Saturday, June 9, 2012

Some Calvinist Hymns AGAINST the Arminians

I just finished a really interesting book, Arnoud S. Q. Visser, "Reading Augustine in the Reformation: The Flexibility of Intellectual Authority in Europe, 1500~1620," (New York: Oxford University Press, 2011). The book offers an analysis of Augustine's reception in the Reformation period (both Roman Catholic and Protestant sides) by looking at the publishers and editors of Augustine's works; by looking at the development of text and reading habits in this period; by doing some case studies on Augustine's usage and application (based on the previous realities of his publishing/editing and reading habits) in the works of Vermigli, Cranmer, & Laud; and finally by looking at the consumption of Augustine in debate, in particular he looks at how this plays out both in the Catholic center of Leuven, and the Protestant center of Leiden. It is this latter center that I want to highlight by noting a popular way in which Augustine's reception played itself out in the so called Remonstrance (Arminians), and counter-Remonstrance (Calvinists) debates about predestination, free-will and God's grace---for those unaware, this is where the whole 5 Points of Calvinism find their conceptual genesis (in the 'counter-Remonstrance' movement, given voice in the Canons of Dort).

What I am drawing our attention to, is really just an interesting instance of how a counter-Remonstrant (5 Point Calvinist in our contemporary parlance) sought to undercut the teachings of the Remonstrants (or Arminians) as a song-writer. He wrote some hymns against the 'Pelagians' (a label used often---still to this day---by Calvinists of their Arminian opponents [for those unaware, Pelagius was a 4th century monk who taught that man, by his own nature, could receive God's salvation or not; i.e. that there was no such thing as God's predestination of some to eternal life and salvation]); here are those 5 Point (to speak anachronistically) hymns---the song writer (who was eventually condemned) is Pieter Martens 'from the town of Lekkerkerk in the province of Holland' (Visser, p. 127). Here we go, the tune is set to Martin Luther's hymn on the Lord's prayer, "Vater unser im Himmelreich" (Visser, p. 127); so if you know it, sing along as you put these words to that tune ;-), here we go:

O God, who is our Father,
We thank you through Jesus Christ,
That you saved us so mercifully from Pelagius's reign,
Which has now forcefully and collectively
Emerged again....

[The holy Spirit] who causes in us a stable, unshakeable faith, so that we resist through God's great power evil Pelagius and the devil, however deceptive he may be, for God comes to the rescue of his people.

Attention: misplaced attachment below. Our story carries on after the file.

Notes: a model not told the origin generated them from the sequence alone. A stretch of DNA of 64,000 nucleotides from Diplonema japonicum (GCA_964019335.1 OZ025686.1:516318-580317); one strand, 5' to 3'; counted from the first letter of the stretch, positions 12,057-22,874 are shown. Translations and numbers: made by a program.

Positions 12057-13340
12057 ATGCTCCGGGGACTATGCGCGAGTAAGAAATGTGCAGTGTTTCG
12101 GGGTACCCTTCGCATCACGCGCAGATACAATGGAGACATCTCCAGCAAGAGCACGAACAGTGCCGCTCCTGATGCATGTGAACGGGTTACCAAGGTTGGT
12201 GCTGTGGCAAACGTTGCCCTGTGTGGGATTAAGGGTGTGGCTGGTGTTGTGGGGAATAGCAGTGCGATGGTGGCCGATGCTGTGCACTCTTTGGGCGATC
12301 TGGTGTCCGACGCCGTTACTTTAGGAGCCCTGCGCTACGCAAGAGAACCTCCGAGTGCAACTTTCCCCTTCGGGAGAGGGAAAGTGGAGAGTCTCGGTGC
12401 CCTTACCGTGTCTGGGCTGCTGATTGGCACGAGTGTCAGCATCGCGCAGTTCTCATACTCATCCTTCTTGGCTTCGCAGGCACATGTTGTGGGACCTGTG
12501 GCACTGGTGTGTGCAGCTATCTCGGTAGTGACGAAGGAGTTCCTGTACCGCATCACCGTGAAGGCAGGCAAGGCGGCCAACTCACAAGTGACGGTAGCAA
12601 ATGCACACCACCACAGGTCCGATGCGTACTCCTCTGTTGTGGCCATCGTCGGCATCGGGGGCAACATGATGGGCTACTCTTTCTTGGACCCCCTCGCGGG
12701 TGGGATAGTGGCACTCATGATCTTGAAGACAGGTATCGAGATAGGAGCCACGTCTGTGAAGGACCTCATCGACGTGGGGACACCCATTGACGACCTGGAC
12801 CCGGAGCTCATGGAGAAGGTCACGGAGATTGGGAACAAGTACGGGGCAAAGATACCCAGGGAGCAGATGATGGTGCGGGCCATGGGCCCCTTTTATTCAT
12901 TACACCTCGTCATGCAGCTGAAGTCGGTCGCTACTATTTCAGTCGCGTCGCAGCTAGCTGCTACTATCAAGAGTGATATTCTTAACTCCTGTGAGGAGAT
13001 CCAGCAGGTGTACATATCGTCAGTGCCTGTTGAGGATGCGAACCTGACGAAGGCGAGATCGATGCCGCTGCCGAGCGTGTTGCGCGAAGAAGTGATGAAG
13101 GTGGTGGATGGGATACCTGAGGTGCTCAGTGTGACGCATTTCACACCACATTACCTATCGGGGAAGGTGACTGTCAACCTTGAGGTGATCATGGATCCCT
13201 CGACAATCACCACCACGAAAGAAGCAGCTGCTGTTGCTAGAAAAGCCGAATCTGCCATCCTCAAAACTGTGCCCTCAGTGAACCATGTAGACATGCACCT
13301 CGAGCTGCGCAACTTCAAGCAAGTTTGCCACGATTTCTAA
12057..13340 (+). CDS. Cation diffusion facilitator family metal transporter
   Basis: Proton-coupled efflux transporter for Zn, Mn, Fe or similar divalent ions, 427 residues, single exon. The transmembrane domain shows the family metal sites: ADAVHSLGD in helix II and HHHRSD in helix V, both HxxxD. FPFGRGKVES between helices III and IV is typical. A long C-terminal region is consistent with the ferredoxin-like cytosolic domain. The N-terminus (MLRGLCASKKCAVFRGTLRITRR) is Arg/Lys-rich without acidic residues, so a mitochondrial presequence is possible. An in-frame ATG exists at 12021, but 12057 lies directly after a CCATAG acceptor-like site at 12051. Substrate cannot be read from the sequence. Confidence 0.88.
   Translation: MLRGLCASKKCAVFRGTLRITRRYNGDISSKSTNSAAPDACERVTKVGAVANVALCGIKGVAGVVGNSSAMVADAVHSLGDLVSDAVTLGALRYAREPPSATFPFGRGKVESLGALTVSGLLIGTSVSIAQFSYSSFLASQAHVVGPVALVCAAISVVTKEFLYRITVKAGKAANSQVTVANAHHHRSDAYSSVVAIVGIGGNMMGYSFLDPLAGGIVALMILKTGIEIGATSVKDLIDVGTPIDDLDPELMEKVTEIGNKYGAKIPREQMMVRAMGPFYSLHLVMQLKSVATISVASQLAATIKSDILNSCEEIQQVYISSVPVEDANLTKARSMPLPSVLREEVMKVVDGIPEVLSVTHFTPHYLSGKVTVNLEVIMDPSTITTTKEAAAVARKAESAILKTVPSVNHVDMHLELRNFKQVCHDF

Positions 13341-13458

The Second song, "to the tune of the second psalm," is of a more didactic nature (Visser, p. 127):
Why are these troublemakers raging frantically
Why are the Pharisees gathering
What makes them rave so much collectively
About things of which they should surely be ashamed?
All those Pelagians are united
Against Gods [sic] word and His correct doctrine;
They attempt  hurridedly to fight these,
And all His annointed.
~Pieter Martens cited by Arnoud S. Q. Visser in, Reading Augustine in the Reformation, 127

So next time you encounter a rambunctious Arminian (and we know they usually are ;-), just plug your ears and start singing these hymnodies, at them; it is sure to repel them ;-).

Seriously, it is interesting, to see how, at a popular (and even intellectual-academic) level nothing has really changed. These hymns come directly within the immediate time frame which the most acute Protestant form of this Augustinian-Pelagian inspired debate took its shape; the time frame in the early 17th century (1618 and immediately prior). The debate, of course, is the classically breathed Arminian and Calvinist debate; a debate, as I just noted that started with Augustine and Pelagius. Then given expression within Roman Catholic circles (which Visser discusses), taken up again by Calvin V. Pighius and Georgius (as my last post was noting something of), and given (for Protestants) a final form (which continues until today for many Protestants) in this Remonstrant, counter-Remonstrant movment (of Arminians V. Calvinists).

I just thought these hymns were an interesting insight into the early popular culture of this whole debate. Things, for many, unfortunately, really haven't changed much! But you could become an Evangelical Calvinist ...

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